May 1, 2019 at 4:24 pm #14071Starla SmithParticipant
I have a “what would you do” question. I apologize for the length, but feel that the back-story is necessary in order to get good advice on how to proceed.
Taxpayer came to me because the AL DOL has selected his return for a “records review”.
1. Taxpayer indicates he has not filed a tax return for the business in many years (possibly back to 2008), and can’t tell me for sure if he has ever filed one.
2. Taxpayer has himself and his wife on payroll, along with a couple of employees. When I questioned him as to what type of entity, he says SMLLC and does not mention S-Corp.
3. State auditor tells me that he registered for an AL unemployment account in 2008, and that the account was registered as a corporation.
4. The LLC was not registered with the AL SOS until 2012 when a new LLC was formed. He indicates the AL entity is a SMLLC, and stated that the LLC was registered under the same name in TX previous to being registered in AL
5. On TX SOS website I found an LLC formed in 2007 and a registration tax forfeiture in 2009. It appears the LLC was not registered anywhere between late 2009 and Jan 2012. The TX registration indicates he and his wife as members (both of whom are on payroll for the years the QBO set of books covers).
6. Taxpayer and wife have filed 1040 tax returns each year using the W-2’s from the business, but no returns or schedule C’s reporting the business income and expenses (at least no returns in recent history or that he can recall).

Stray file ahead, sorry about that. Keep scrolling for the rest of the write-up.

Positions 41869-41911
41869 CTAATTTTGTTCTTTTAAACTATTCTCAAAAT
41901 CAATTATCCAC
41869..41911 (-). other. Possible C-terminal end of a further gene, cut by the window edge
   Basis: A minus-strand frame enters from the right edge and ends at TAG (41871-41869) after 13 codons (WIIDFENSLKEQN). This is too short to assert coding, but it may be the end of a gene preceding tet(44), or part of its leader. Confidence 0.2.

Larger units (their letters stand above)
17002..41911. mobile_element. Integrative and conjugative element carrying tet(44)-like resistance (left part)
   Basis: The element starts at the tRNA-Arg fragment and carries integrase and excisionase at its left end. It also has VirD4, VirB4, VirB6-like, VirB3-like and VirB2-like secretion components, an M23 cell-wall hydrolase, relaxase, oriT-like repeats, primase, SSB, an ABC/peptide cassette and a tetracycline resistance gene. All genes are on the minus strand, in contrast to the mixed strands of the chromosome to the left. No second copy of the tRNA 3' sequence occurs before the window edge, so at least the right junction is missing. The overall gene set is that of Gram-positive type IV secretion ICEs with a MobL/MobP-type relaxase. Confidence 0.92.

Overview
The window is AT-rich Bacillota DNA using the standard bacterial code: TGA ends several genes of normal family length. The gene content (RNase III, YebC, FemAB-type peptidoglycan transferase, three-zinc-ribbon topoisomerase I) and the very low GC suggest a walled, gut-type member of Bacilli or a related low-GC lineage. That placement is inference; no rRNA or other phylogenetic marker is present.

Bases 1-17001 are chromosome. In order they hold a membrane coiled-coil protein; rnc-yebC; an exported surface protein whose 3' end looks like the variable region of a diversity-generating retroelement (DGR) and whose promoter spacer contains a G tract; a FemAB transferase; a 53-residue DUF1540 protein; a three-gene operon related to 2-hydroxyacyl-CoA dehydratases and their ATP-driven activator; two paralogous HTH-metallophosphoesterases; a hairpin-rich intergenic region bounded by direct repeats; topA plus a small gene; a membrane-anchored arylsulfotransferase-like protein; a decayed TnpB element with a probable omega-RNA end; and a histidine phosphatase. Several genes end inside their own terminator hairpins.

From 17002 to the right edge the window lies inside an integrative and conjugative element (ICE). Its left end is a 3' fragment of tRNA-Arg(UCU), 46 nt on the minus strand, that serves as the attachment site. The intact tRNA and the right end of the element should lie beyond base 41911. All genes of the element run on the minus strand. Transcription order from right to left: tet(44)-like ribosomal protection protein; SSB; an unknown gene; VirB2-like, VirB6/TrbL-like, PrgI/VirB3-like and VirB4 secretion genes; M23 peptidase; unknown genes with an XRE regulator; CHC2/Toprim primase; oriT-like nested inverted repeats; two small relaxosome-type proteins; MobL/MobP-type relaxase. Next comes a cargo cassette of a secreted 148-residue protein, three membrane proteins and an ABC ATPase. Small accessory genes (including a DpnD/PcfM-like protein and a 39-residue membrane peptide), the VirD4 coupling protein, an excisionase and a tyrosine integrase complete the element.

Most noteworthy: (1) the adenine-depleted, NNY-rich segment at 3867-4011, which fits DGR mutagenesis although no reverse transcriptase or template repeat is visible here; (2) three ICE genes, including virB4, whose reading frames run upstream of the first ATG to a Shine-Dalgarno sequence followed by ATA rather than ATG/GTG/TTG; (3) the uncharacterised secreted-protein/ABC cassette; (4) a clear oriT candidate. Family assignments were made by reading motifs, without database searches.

6. Taxpayer indicates he does not know if an S-election was made. Given that the TX formation documents list 2 members, I would think would either have had to be taxed as either a H/W joint venture, a partnership, or a corporation.
7. When I attempt to verify the EIN and business name via THS, I get an indicator that the name and tax ID do not match. Yet I have copies of W-2’s and quarterly tax filings for 2017 with the entity name and the EIN.
I feel my next step is to start filing tax returns for the entity. It is apparent that there are profits and distributions on top of the salaries paid because the taxpayer paid for a boat, marina fees, and other personal items out of the business account (the business is trailer park management, with the trailer parks being in AL). He “thought” that because the boat was owned by the LLC, the expenses would be deductible to the business. I informed him that I didn’t see how those expenses were ordinary and necessary for managing trailer parks, so no deduction unless he could meet that burden of proof.
He does not want me to contact the IRS to confirm S-Corp status because he is afraid it will open a can of worms.
He has acted like an S-Corp by paying himself and his wife via payroll.
– Would you file 1120-S’s or insist on contacting the IRS to verify the entity type before filing any returns. I know the late filing penalties are going to be steep.
– Do entities have the same 6 year period as individuals for being in compliance?
– Any other suggestions to on how to get the entity into compliance without raising too much attention? At the moment the taxpayer is afraid due to the state audit and wants to get into compliance.
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